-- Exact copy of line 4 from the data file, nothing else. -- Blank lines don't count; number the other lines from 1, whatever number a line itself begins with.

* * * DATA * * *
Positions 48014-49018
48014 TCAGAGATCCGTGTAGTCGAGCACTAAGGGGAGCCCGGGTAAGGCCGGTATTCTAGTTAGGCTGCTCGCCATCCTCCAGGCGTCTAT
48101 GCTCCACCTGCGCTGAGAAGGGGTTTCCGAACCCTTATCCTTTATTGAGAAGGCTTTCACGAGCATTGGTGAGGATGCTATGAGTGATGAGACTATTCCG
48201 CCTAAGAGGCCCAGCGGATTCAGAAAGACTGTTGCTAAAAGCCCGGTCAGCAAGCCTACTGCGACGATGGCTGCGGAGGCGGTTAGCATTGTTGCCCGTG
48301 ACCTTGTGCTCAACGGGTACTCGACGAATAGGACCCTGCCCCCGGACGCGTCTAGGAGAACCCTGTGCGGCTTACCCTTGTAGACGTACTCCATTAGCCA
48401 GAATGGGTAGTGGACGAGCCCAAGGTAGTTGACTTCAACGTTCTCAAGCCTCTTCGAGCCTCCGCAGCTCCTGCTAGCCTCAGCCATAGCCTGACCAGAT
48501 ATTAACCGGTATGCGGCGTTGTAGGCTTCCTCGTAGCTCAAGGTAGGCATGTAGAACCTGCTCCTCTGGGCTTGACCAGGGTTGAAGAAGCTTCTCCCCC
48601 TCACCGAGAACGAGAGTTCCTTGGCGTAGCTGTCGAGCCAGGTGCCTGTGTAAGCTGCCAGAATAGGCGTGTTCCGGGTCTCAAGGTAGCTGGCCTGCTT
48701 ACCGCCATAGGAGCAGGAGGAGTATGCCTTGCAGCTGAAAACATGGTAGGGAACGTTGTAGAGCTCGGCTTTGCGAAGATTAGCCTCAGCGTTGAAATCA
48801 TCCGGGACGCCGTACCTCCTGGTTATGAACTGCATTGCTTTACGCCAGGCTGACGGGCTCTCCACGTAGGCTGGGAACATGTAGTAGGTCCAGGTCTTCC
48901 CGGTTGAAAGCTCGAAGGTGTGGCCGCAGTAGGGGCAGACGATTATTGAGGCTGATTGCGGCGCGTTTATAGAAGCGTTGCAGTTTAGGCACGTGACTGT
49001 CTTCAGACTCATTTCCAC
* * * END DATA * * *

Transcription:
48201 CCTAAGAGGCCCAGCGGATTCAGAAAGACTGTTGCTAAAAGCCCGGTCAGCAAGCCTACTGCGACGATGGCTGCGGAGGCGGTTAGCATTGTTGCCCGTG